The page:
If you think this is all too much, then think about the time and effort that go into generating job descriptions. The elements in a classic job spec are those that are being defined by this system thinking.
To date I have not yet found an organization that has good job specs. (If you feel you have great job specs OR you know of an organization that has good ones, please please let me know. I would love to learn about it). This is not through lack of effort. It is because each job spec is a standalone word document that is more often than not generated for a recruiting or job evaluation purpose (justification of pay and grading).
OrgVue has been developed to solve this issue. To provide a place for defining things like roles; listing out employees or defining processes, competencies, customers… and how they “link”. But linking them all together, you have a “graph”. You don’t have to link them all together, but if you do, then by definition you have everyone’s job spec. You have total transparency on who is accountable for what.
Daniel Pink has famously popularized what really motivates employees in knowledge organizations: Purpose; Autonomy; Mastery. By defining the organizational system, you help to codify the broad organizational purpose and how that cascades. Each role in a defined system, should have purpose. By being clear on the accountabilities of each role, you are giving autonomy. Given the right level of autonomy requires trust. Trust means you have faith in the person’s ability to effectively do the role. This means they need to have enough competence to do the role… they need mastery.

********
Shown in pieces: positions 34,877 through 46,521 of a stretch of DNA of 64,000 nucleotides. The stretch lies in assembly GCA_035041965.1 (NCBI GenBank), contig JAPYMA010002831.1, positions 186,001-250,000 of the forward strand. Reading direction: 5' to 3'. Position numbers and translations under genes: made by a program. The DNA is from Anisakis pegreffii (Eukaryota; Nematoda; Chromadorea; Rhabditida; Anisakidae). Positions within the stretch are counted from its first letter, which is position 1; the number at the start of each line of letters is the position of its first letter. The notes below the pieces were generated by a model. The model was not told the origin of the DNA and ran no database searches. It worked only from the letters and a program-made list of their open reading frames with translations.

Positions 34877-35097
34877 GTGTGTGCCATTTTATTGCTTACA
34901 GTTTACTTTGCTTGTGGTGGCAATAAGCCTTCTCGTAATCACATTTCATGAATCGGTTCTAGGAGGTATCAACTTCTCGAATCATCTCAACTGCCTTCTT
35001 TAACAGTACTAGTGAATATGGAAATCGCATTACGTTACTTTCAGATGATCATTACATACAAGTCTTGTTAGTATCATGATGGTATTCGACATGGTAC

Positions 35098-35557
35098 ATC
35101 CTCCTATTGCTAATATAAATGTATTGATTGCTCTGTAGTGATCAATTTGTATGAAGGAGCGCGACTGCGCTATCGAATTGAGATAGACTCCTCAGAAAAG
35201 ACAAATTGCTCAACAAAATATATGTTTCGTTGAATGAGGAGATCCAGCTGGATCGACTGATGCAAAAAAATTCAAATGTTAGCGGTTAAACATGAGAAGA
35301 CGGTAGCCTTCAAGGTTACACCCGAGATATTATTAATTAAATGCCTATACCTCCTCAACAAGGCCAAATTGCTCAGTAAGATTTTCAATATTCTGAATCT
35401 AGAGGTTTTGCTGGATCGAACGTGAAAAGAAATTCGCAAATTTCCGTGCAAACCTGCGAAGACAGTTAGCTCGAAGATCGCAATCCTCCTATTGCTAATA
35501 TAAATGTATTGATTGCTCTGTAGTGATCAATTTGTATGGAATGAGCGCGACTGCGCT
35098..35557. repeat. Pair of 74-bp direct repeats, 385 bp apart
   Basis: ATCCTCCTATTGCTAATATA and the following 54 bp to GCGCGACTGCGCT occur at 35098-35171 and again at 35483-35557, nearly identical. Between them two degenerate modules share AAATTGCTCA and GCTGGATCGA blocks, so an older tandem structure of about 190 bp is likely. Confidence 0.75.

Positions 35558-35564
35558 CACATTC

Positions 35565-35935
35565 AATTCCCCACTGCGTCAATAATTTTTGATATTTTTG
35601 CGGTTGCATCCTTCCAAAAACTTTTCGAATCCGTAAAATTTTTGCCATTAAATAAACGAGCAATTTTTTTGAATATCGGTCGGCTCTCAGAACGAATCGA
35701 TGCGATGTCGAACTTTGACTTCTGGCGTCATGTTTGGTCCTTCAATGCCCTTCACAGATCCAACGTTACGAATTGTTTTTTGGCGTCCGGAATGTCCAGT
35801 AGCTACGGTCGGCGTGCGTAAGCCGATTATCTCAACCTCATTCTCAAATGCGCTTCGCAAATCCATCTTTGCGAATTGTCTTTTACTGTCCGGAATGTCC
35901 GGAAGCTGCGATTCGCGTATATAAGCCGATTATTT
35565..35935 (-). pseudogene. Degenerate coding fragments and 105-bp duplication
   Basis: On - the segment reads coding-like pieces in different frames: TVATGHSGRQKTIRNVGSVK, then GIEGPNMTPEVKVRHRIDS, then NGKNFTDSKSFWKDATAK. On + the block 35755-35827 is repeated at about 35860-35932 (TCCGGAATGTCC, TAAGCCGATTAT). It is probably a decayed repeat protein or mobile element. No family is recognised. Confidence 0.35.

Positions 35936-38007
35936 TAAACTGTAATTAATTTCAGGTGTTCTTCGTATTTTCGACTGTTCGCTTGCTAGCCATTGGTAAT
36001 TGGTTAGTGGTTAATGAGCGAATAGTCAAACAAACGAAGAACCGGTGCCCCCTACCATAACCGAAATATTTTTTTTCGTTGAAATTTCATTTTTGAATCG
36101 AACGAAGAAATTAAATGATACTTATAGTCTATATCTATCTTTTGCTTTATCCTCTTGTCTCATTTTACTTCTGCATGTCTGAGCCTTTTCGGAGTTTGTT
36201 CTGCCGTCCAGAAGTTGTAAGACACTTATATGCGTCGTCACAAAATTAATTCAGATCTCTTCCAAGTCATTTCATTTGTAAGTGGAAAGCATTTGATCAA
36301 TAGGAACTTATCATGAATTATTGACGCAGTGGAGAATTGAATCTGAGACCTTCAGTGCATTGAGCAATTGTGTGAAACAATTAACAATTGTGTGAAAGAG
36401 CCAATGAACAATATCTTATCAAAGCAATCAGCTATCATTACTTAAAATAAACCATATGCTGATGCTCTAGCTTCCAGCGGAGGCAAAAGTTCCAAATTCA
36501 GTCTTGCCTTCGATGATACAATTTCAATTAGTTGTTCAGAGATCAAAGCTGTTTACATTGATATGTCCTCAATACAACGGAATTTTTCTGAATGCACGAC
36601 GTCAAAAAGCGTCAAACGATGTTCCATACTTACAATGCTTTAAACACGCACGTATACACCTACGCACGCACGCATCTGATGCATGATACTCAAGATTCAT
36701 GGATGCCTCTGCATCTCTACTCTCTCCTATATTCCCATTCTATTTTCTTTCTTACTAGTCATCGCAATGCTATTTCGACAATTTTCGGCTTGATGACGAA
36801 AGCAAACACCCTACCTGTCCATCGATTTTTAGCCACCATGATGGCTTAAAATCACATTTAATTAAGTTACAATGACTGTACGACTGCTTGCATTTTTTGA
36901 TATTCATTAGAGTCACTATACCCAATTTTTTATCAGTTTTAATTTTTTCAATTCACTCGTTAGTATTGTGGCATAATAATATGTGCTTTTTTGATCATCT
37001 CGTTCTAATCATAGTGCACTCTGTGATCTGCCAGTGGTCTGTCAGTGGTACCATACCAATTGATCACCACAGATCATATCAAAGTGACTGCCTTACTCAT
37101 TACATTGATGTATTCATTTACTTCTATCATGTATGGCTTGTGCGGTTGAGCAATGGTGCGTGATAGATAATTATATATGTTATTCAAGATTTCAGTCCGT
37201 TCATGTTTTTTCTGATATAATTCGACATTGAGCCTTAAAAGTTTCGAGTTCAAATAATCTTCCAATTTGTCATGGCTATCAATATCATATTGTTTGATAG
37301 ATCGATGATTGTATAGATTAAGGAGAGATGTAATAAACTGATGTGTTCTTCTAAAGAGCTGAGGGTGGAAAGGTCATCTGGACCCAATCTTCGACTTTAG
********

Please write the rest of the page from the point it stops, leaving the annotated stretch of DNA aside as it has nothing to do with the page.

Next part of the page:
It is all connected and it is all do-able. You don’t need to define everything at one. Start with processes in one area… and move out from there. Take the job specs and “see” what that looks like.
And that is my second to last point. You need to be able to “see” this stuff. It isn’t about codifying it in a black box. You need to almost touch it. Print it out. Break it down, experiment with various options and keep it updated (easily).
Which is why we, for the past 4 years, we have been on the journey of developing OrgVue and the Org Design thinking. It is way the product is schema-less because every situation is different. Equally, it is why we are developing standard sets of processes and competencies models… because they are painful to generate and why create it twice? Build on a starter for 10. It is why we are shooting to simplify as much of the process as possible, hence the push to take out the ACI from RACI (A = Accountable, C = Consulted, I = Informed)… these define roles people can take within a process or decision making… It is why we have made the product so visual with an ability to punch out to vector PDFs (and soon, PowerPoint slides).
To define your organizational system requires considered thought. But now, with Orgvue, for the first time it is actually possible. Embrace that revolution!